The (Secular) God of the (Psychedelic) Gaps

By Scott Douglas Jacobsen

With the moves to reduce the harms of drugs and mind-altering substances on the general public in several nations around the world, there have been active decriminalization efforts, as in Portugal, or calls for decriminalization by the (late) former Secretary-General of the United Nations Kofi Annan, former Secretary-General of the UN Ban Ki-Moon, and current Secretary-General of the UN Antonio Guterres, even a joint call by the UN and the World Health Organization.

In line with this, Canadian health authorities in several major cities have made similar calls. Some of the downstream effects come to the notions of what some deem god or the experiences labelled encounters with such an entity.

According to Vice, some may feel closer to this entity in an existential-phenomenological (maybe, epi-phenomenological) way. There is a move towards more humane drug policies within Canadian society.

With the nudge from Health Canada, several religious groups have been granted permission to import ayahuasca. There, apparently, is a tourist industry devoted to trips to South America to intake ayahuasca and enter into an altered state of consciousness.

However, there is a ban on the hallucinogenic or psychedelic compound in the United States and Canada with only the recent exemptions permitted for (some) religious groups.

Ayahuasca has been banned by Canadian authorities due to the containment of dimethyltryptamine (DMT) and harmaline.

In following the recommendations of the international community (leadership and organizations) and the trend with the decriminalization of cannabis, these exemptions for some religious groups in some of Canada relate to harm reduction methodologies leaning the country further away from punitive approaches seen in the Philippines under the leadership of Duterte and in the United States with the ramp-up since the “War on Drugs.”

Based on some reportage in April of 2018, there were two Montreal religious organizations that were permitted exemptions from the aforementioned illegality stipulations about the two particular active ingredients – DMT and harmaline – in ayahuasca.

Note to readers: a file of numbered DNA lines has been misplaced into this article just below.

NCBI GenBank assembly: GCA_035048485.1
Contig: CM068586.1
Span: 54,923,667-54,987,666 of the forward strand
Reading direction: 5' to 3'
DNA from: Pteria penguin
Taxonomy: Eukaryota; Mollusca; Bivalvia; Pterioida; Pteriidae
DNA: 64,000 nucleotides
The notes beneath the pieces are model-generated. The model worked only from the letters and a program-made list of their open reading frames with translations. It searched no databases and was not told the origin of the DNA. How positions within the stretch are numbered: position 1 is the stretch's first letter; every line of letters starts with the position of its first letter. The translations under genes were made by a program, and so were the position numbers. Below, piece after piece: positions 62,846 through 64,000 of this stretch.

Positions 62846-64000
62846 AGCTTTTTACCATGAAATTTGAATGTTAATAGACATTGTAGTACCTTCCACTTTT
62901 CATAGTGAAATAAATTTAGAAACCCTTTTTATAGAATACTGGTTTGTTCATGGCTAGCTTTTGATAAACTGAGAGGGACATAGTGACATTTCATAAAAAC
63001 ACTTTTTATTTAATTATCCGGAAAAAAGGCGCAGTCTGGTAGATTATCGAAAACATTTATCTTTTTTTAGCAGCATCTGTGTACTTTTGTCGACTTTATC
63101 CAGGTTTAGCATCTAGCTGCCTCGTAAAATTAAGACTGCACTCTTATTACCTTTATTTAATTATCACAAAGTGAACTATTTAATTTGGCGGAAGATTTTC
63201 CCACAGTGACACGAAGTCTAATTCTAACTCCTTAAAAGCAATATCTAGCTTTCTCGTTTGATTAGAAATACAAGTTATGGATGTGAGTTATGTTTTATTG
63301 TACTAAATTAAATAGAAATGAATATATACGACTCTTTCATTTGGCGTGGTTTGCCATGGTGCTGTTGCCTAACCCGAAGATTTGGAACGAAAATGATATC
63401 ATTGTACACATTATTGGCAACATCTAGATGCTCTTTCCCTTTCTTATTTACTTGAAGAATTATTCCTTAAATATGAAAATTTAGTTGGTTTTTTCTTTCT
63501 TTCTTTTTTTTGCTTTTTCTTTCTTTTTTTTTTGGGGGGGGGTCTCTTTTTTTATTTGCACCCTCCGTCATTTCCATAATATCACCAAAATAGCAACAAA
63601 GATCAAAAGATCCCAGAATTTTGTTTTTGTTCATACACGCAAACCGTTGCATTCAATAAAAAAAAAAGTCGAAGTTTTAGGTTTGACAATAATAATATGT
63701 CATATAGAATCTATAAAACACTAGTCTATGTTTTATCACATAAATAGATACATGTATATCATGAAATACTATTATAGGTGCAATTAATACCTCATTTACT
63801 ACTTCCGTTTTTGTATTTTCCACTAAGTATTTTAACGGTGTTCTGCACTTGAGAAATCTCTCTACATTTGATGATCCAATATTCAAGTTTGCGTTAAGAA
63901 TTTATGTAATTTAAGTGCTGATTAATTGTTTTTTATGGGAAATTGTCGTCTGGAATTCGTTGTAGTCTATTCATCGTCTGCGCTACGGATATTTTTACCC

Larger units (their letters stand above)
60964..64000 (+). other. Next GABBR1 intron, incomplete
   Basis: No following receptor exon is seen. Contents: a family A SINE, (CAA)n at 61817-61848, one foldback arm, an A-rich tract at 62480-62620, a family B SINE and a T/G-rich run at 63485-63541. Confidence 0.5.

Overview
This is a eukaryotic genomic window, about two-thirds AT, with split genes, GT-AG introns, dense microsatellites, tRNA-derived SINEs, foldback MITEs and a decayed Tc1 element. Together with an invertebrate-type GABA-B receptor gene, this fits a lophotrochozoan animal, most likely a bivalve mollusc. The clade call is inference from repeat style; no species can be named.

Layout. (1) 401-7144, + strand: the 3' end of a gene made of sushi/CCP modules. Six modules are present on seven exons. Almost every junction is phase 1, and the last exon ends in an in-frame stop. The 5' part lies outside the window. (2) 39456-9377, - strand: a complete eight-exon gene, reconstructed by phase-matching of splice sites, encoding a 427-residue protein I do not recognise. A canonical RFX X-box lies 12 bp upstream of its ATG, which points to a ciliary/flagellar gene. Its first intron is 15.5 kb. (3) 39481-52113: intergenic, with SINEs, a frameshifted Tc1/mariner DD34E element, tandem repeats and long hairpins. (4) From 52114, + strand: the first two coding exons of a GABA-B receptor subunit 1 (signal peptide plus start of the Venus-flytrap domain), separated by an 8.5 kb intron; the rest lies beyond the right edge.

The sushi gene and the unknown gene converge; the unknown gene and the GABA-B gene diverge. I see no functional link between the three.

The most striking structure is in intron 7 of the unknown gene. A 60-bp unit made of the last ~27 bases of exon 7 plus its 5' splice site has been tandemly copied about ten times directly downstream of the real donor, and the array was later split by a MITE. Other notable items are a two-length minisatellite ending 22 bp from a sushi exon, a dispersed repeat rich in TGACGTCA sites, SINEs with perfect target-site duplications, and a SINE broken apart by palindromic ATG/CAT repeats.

This restrictions related to the ban on the importation of psychedelic tea. The vice president of one of the organizations, Céu do Montreal, at the time stated, “Our legal counsel warned us of the unintended negative consequences of participating in interviews that could jeopardize our continued exemption by Health Canada.”

Psychedelics, harm reduction, and the like, continue to remain sensitive areas of the general public and, in particular, the authorities of Canada.

As reported, “Psychedelic drugs’ criminalization in Canada remains an issue that has sparked a movement for more humane drug policies, specifically targeting the legalization of psychedelics—following the legalization of weed this past October. It’s been widely reported that psychedelic drugs can help with mental health issues, like post-traumatic stress disorder and helping relieve people from the stress of being on the verge of death. It remains difficult to research the drug’s benefits while it is still being criminalized.”

According to Céu do Montreal, in the April 2018 reportage, the ability to practice “our religion” became an integral part of the want of an exemption to the blanket ban on the single psychedelic at the time.

For many individuals, it can become a means by which to commune with what they deem the transcendent, where many secular individuals in Canadian society may not have this privilege of a religious exemption while still seeing value in the use of psychedelic substances.

Perhaps, a future right will become a right to the alteration of one’s consciousness as one deems fit with further scientific comprehension of the mechanisms undergirding specific interactions of some substances and the activity of the mind.

The difficulty for all intrigued may remain in the harshness of the restrictions. The trenchant privilege for the religious seen in the exemptions becomes an additional barrier for the secular who sit within some of the interested (non-)religious parties in these endeavours.

“The latest exemptions were granted to religious groups Ceu da Divina Luz do Montreal, the Église Santo Daime Céu do Vale de Vida in Val-David, Que. and the Ceu de Toronto. The exemptions last for two years and are renewable,” Vice said, “A Health Canada spokesperson told Global News that the exemptions will provide members of the exempted groups with permission to possess, provide, transport, import, administer and destroy the tea, as long as it is being used within a religious setting.”

Indigenous groups use the substances for spiritual and other purposes within their framework of seeing the substances and the traditions in communities. For those with formal religious status, these Canadian religious peoples worked for 15 years for the exemptions. Thus, the barriers were substantial and there nonetheless, and remain extant for many other religions and, especially, the secular in Canada.

Scott Douglas Jacobsen is the Founder of In-Sight: Independent Interview-Based Journal and In-Sight Publishing. He authored/co-authored some e-books, free or low-cost. If you want to contact Scott: Scott.D.Jacobsen@Gmail.com.

Do not forget to look into our associates: Godless Mom, Nice Mangoes, Sandwalk, Brainstorm Podcast, Left at the Valley, Life, the Universe & Everything Else, The Reality Check, Bad Science Watch, British Columbia Humanist Association, Dying With Dignity Canada, Canadian Secular Alliance, and Centre for Inquiry Canada.

Other Resources: Recovering From Religion.

Photo by JR Korpa on Unsplash

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